Perhaps the most impressive aspect of the M600 is the form-factor, gone is the sense that style and size have to be sacrificed in the name of technical specifications. It is slim (only 15 mm) and light (only 112 g) compared to its only real predecessor from Sony Ericsson, the P-series. Despite the reduction in size and weight Sony Ericsson have managed to maintain a feeling of quality and durability that surpasses the P910.

It comes in two colour variants, the no-nonsense Granite Black and the iPod-chic Crystal White. The handset has a dual-function QWERTY keyboard (and regional variants) with a number pad; it also sports a 3-way jog-dial, back button and one further customisable hardware button all working in conjunction with the large 320x240 pixel 262K colour touch-screen.

The keypad itself has a unique layout, with two letters per button and a concave profile allowing either side of the button to be pressed easily. This lends itself equally to one-hand or two-hand operation, but does take a bit of getting used to. Although this is an unusual idea it allows the keys to be much larger than if each letter resided on a separate key. The buttons give a nice response and they are spaced far enough apart to avoid accidental presses on the neighbouring keys. In text input mode all of the standard keypad keys are available and with SHIFT and ALT function keys the most commonly used characters can be accessed quickly. The keypad automatically adjusts to the mode of use so in the standby screen the number pad is enabled without the need to press ALT. The keypad is also fully illuminated allowing use in complete darkness.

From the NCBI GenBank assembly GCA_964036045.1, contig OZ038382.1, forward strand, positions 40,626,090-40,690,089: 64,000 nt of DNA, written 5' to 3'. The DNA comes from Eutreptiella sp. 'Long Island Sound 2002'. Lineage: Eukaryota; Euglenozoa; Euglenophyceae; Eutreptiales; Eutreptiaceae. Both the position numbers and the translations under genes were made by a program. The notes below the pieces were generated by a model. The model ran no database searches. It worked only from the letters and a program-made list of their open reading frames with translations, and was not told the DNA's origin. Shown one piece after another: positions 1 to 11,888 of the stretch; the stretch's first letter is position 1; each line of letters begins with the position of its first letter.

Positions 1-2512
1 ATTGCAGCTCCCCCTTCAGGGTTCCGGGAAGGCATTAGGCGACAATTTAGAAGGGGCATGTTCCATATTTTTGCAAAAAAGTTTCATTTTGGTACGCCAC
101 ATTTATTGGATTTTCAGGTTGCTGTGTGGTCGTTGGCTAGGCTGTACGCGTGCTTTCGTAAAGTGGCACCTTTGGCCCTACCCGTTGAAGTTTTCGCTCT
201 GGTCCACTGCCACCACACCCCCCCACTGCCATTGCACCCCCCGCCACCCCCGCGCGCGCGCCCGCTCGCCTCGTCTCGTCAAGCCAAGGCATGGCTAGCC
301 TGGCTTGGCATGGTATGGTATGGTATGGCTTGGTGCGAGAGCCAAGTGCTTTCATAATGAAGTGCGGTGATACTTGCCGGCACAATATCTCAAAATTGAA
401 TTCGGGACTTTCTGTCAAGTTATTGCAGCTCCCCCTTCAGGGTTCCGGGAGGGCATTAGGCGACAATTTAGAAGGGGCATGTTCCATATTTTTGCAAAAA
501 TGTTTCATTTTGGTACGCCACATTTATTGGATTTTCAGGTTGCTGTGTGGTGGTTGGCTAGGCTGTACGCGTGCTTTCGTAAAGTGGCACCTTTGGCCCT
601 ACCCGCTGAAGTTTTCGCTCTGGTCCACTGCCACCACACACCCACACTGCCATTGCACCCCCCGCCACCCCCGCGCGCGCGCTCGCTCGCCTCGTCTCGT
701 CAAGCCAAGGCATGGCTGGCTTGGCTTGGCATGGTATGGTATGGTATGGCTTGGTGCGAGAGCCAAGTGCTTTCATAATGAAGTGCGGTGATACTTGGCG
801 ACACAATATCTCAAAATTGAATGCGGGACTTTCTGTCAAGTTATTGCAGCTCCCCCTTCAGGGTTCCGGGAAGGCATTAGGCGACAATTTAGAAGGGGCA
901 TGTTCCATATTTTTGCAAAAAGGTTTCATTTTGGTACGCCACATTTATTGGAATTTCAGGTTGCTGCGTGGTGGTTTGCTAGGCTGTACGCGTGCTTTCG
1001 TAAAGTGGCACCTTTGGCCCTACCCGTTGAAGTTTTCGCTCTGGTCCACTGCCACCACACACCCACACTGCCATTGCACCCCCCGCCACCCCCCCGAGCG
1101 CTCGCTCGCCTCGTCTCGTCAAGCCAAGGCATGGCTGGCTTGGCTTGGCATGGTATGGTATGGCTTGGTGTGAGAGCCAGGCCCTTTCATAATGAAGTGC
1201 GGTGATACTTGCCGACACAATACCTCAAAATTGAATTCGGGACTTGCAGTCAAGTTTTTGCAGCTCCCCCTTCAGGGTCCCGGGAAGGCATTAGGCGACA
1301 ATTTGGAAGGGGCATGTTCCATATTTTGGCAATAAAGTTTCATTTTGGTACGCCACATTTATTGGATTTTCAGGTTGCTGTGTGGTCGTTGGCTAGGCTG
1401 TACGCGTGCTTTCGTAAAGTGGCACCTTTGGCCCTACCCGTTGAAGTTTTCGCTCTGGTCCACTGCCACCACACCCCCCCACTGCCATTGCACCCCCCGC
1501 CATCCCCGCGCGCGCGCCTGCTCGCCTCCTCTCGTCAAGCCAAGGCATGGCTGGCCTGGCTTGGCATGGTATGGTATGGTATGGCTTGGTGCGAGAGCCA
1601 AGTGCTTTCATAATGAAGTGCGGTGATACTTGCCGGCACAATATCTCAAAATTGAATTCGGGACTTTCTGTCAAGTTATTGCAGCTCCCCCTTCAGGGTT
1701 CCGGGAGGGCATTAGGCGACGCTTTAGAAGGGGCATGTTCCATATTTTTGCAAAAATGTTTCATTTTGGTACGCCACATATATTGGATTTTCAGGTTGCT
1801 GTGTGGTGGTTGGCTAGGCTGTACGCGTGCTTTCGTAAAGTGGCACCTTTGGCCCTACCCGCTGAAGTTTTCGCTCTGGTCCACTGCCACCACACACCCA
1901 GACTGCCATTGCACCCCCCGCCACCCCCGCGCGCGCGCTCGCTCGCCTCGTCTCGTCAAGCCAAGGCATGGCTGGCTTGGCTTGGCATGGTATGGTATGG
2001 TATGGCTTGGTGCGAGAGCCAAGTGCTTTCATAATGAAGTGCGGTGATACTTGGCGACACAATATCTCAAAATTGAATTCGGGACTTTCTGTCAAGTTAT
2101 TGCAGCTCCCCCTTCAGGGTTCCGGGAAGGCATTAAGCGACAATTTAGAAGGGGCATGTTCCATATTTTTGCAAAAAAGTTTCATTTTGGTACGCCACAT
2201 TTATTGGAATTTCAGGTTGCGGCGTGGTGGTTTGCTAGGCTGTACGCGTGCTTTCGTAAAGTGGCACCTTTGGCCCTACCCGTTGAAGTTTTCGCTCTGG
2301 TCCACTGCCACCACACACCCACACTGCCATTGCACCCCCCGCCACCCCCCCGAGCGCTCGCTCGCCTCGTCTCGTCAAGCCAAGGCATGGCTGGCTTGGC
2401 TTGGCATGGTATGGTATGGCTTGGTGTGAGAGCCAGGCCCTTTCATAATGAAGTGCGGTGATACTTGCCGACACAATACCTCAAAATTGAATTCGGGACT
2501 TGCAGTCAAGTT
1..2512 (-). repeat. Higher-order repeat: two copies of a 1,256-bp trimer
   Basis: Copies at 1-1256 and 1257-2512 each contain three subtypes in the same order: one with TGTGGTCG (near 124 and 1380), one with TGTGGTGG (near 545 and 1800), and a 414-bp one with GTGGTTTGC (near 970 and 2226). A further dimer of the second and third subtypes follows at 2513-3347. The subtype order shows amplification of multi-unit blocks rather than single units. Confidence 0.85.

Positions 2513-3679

The Jog-dial has been pared down from a 5-way system seen in earlier Sony Ericsson phones to only 3-way, but with the introduction of a separate physical back-button just below the jog-dial. This is a step backward in functionality and ease of use in many ways in my opinion reduces. Sony Ericsson claim it is a decision based on user feedback as many struggled with the forward and back motions using the 5-way. This is an issue based solely on user-preference and does not result in any real loss of overall functionality when you consider the presence of the back button. On a positive note, it does feel solid and after a week of use I have adjusted well to the new functions.